It’s mandatory to submit a statement of working to the Controller in the relevant form. This doesn’t require any extra-statutory fee and must happen every year. If the applicant fails to submit this, then he/she may have to pay a heavy fine as a penalty.
10. Submission of a certified copy
You must take a certified copy from the Indian Patent Office. Sometimes, you may need to deposit the application to the relevant authorities. These include the International Bureau of WIPO or regional patent offices. The latter is to file any conventional application by claiming the priority of Indian application.
11. Getting the foreign filing license
In order to file a patent application outside India, you must get a foreign filing license from the Patent Office. This is basically permission in written format which you get after paying the necessary fee. In case you want to file patent outside India first, then you must have this license. If you fail to do so, then you will have to pay a lot of amount as penalties. Another possibility is that you first file the application in India. Then you can file it outside India 6 weeks after the filing date.
12. Modifications in the patent application
There is a provision where you can update your patent by filing a request for amendments. This must be in accordance with the section (57) of the Indian Patent Act 1970. You may request for this before or after the grant of the patent. There may also be a case where you want to give the patent rights to someone else with your full consent. You may also wish to change your address details or any other details. You can do this by submitting a request application in the necessary format.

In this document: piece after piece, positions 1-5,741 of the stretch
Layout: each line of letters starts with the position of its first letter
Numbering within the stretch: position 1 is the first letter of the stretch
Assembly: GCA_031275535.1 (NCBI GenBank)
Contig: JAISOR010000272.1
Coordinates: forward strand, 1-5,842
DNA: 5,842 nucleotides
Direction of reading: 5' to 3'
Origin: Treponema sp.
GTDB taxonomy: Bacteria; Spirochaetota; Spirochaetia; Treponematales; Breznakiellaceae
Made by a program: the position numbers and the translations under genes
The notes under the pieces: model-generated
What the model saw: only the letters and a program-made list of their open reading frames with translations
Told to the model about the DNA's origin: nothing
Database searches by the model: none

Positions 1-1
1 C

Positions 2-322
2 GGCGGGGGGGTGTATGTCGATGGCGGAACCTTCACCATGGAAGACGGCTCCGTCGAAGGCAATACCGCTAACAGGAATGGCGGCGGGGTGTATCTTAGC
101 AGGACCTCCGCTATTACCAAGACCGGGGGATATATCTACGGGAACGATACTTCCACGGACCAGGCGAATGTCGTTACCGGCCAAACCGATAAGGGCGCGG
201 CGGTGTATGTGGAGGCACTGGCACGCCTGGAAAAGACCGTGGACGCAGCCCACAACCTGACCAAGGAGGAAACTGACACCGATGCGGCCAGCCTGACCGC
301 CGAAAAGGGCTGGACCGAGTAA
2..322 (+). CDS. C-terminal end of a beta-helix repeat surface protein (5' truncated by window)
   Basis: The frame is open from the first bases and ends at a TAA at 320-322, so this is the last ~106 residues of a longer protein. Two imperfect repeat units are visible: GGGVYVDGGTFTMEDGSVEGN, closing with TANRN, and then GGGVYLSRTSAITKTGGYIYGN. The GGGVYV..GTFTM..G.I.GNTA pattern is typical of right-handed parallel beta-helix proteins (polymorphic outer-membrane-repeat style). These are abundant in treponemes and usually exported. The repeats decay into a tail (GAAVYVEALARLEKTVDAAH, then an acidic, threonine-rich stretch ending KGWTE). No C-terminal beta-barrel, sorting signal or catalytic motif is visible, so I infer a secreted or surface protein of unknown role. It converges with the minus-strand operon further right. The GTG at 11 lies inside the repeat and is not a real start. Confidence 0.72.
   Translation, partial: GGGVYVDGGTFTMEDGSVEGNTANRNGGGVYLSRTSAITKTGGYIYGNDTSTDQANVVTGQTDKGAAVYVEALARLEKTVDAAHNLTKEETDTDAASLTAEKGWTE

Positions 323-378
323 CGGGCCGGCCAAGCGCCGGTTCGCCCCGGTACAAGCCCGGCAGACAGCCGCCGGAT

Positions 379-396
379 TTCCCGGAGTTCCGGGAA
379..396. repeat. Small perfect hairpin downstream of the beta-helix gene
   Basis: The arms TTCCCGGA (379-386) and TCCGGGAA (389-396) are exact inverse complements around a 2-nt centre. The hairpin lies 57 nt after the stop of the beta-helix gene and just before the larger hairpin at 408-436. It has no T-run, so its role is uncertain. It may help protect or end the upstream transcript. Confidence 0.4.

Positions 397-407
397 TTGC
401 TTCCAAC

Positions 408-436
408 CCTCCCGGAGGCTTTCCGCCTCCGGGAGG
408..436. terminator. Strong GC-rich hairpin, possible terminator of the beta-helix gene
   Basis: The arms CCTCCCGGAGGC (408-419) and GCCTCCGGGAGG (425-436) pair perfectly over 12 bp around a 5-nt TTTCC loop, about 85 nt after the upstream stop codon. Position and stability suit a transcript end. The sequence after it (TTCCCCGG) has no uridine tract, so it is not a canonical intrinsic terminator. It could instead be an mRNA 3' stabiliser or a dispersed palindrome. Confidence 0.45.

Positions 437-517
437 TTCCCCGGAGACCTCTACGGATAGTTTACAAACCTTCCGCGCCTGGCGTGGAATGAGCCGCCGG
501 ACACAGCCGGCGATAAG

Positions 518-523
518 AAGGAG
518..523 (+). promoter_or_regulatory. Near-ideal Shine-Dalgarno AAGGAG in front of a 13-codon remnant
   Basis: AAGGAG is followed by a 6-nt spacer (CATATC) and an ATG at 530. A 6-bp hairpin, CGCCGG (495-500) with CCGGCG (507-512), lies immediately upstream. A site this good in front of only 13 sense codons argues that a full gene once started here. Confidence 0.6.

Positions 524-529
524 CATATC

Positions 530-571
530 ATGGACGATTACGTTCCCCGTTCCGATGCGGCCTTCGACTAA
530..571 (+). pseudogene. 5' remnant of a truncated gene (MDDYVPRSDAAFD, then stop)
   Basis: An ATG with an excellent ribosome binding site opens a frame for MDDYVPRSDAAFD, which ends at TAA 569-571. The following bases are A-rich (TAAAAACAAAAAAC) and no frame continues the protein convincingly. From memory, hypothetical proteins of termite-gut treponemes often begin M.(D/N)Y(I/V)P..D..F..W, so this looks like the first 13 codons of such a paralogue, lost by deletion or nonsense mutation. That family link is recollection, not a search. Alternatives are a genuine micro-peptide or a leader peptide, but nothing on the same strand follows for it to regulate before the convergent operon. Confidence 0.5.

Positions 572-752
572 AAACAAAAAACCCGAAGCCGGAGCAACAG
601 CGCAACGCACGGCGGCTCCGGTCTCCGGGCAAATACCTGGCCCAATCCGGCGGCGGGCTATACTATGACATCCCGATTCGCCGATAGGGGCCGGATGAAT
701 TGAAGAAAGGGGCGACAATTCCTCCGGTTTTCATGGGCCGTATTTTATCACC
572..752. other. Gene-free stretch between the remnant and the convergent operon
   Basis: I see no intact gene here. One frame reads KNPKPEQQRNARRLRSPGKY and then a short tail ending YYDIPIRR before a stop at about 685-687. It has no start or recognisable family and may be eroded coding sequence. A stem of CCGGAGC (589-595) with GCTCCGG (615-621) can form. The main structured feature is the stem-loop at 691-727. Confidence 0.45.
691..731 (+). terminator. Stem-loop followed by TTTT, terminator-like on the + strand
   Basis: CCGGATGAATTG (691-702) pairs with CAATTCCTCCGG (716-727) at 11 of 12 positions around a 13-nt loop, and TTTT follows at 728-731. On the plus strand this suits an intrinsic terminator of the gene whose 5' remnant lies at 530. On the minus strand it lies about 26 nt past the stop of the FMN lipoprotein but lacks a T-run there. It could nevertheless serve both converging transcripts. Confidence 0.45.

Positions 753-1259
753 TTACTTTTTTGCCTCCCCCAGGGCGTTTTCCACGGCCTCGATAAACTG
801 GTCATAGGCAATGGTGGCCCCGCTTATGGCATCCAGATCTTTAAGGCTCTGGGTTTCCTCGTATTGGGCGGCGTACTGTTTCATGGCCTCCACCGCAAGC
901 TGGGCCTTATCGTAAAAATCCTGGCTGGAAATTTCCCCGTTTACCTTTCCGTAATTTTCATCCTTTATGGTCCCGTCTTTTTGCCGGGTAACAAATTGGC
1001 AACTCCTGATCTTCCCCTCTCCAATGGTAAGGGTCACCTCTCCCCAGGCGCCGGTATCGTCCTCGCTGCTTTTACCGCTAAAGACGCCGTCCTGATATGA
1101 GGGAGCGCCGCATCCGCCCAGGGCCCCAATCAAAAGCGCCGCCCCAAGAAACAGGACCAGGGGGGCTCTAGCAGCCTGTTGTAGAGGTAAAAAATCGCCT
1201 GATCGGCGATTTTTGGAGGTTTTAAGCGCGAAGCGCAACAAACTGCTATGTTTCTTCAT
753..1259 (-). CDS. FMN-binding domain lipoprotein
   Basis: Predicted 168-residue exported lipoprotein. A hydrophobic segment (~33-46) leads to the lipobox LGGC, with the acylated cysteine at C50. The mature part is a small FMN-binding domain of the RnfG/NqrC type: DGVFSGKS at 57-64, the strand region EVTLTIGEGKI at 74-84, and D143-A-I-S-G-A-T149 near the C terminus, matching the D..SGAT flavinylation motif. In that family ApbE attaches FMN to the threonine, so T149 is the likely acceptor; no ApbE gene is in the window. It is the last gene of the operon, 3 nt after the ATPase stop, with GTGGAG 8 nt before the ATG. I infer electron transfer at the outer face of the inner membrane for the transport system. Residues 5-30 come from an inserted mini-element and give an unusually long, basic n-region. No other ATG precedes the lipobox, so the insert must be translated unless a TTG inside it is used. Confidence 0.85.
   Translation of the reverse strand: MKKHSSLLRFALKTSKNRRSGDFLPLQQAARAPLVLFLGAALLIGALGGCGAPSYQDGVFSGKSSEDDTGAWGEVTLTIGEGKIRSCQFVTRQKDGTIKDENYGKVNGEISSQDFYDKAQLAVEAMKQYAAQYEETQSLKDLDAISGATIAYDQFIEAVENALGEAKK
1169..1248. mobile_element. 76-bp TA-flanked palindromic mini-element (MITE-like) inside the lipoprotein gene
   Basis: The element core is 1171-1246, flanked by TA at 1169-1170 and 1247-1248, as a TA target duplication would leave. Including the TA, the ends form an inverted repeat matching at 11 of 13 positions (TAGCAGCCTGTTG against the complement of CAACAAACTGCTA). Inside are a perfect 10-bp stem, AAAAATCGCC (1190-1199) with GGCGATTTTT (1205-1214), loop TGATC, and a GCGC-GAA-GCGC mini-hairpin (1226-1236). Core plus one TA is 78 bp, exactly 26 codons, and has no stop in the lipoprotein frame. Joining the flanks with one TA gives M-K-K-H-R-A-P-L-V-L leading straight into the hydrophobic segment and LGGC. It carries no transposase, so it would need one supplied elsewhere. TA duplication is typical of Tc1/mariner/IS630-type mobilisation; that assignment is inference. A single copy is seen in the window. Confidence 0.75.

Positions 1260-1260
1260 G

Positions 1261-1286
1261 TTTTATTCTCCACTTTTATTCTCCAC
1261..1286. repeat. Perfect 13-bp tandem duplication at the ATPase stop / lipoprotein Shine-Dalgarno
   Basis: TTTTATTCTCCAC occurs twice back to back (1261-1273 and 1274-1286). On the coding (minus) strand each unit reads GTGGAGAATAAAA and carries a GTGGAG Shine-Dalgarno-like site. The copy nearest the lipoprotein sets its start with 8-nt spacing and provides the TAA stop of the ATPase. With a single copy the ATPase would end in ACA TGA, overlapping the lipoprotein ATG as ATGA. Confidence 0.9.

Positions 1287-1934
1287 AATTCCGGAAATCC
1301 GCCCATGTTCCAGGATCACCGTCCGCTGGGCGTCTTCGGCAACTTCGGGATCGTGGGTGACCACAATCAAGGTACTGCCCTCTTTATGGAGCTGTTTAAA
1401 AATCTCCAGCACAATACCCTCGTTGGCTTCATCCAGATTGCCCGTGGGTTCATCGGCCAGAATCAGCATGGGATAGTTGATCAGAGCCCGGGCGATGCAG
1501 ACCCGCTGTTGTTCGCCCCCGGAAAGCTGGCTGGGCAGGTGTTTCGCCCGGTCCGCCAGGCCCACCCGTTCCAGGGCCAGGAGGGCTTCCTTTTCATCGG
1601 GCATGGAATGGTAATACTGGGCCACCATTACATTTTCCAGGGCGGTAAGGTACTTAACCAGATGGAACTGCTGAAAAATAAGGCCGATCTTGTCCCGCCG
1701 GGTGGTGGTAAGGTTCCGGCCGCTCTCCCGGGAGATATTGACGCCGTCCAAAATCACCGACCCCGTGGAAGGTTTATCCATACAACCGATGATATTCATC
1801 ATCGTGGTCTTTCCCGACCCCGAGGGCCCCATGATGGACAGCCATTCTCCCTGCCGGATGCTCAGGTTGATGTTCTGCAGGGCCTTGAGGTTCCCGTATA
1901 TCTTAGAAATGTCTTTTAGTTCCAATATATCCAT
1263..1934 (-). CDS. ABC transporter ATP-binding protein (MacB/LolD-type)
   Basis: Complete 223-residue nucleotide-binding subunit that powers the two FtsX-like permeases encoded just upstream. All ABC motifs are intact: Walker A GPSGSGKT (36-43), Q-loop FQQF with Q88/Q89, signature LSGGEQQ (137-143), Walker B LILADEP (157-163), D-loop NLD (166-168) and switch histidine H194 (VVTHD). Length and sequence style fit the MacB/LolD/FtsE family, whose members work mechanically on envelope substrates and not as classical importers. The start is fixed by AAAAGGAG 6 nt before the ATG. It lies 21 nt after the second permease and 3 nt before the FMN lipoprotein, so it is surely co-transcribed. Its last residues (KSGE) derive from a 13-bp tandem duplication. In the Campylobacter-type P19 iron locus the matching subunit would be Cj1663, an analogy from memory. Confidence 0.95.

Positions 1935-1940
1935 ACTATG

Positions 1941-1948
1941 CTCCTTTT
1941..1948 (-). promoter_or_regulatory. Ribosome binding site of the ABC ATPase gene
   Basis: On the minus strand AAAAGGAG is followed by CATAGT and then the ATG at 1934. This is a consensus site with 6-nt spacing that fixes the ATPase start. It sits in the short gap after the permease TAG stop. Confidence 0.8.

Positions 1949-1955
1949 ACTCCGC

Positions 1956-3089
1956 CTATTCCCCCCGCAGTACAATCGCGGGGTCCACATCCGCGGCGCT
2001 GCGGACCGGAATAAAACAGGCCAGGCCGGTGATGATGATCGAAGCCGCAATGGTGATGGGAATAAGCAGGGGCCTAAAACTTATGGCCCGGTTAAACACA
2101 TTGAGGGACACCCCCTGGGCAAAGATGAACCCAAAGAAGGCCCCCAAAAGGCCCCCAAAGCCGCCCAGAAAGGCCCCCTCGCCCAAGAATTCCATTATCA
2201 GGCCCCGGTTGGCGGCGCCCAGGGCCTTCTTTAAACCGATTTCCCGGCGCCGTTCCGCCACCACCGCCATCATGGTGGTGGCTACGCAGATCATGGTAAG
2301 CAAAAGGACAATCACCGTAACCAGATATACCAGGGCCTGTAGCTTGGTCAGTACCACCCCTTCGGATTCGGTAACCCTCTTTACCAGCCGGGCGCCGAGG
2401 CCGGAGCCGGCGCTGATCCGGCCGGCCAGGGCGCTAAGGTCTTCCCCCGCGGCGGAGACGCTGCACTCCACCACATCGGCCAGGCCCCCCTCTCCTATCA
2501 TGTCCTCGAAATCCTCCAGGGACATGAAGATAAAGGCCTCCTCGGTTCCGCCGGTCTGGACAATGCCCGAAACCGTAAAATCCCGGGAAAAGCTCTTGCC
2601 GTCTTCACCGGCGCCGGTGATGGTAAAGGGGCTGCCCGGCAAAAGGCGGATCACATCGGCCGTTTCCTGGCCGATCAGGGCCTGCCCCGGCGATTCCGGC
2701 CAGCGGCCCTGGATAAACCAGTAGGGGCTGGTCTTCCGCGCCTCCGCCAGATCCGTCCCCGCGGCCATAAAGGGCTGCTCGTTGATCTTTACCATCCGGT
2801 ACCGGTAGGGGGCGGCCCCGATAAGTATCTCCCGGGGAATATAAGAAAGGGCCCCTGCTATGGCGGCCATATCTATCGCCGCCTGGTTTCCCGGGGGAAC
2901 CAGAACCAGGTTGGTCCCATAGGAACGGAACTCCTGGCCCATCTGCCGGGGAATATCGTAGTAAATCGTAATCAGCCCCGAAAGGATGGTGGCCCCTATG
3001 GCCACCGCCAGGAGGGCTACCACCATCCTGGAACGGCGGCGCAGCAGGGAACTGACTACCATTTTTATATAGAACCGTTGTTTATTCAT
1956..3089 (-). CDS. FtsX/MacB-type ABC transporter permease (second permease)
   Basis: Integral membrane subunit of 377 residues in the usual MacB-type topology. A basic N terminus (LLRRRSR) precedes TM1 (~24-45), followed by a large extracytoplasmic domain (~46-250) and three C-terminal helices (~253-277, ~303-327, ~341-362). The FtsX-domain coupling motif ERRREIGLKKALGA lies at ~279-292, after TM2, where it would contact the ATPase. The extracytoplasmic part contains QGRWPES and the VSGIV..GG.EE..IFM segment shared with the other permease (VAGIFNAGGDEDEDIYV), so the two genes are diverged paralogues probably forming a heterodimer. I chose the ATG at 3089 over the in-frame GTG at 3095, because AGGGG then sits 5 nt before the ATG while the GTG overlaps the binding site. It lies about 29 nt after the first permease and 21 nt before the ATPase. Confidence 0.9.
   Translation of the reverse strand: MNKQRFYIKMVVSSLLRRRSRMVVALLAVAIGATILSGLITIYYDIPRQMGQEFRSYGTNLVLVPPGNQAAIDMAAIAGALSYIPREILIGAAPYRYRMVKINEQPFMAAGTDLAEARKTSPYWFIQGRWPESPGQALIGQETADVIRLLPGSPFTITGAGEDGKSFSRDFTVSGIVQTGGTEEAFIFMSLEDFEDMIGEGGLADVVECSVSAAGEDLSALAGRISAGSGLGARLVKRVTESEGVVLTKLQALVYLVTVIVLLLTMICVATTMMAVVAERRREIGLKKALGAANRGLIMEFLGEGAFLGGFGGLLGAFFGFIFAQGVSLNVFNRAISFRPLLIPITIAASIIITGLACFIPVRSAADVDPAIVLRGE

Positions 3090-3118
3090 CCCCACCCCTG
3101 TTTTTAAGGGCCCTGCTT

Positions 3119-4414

Need help with Patent Prosecution in India? – Your Patent Team
Patent prosecution in India is a time-consuming process with no guarantee of a patent at the end of it. There are numerous deadlines, forms, timelines, etc. which you need to follow. It is advisable to consult a professional with this process. YPT is a team of 225+ technology/industry experts who speak the inventor’s language and have a deep understanding of Indian & Global Patent Laws. We provide our mentorship to our clients after studying the situation to move forward in the right direction. We provide our assistance in all the phases of the patent prosecution. This includes drafting the application, filing it, facing pre-grant or post-grant opposition, monitoring the patent after the grant, etc. We also update our clients regularly by sending reminders at different stages through the course of the patent prosecution. To make an inquiry, contact us on Your Patent Team.
Here you can Download our FREE Help Guides:
- Procedure for Patent Registration in India (click here for download access)
- Patent Registration Fees in India (click here for download access)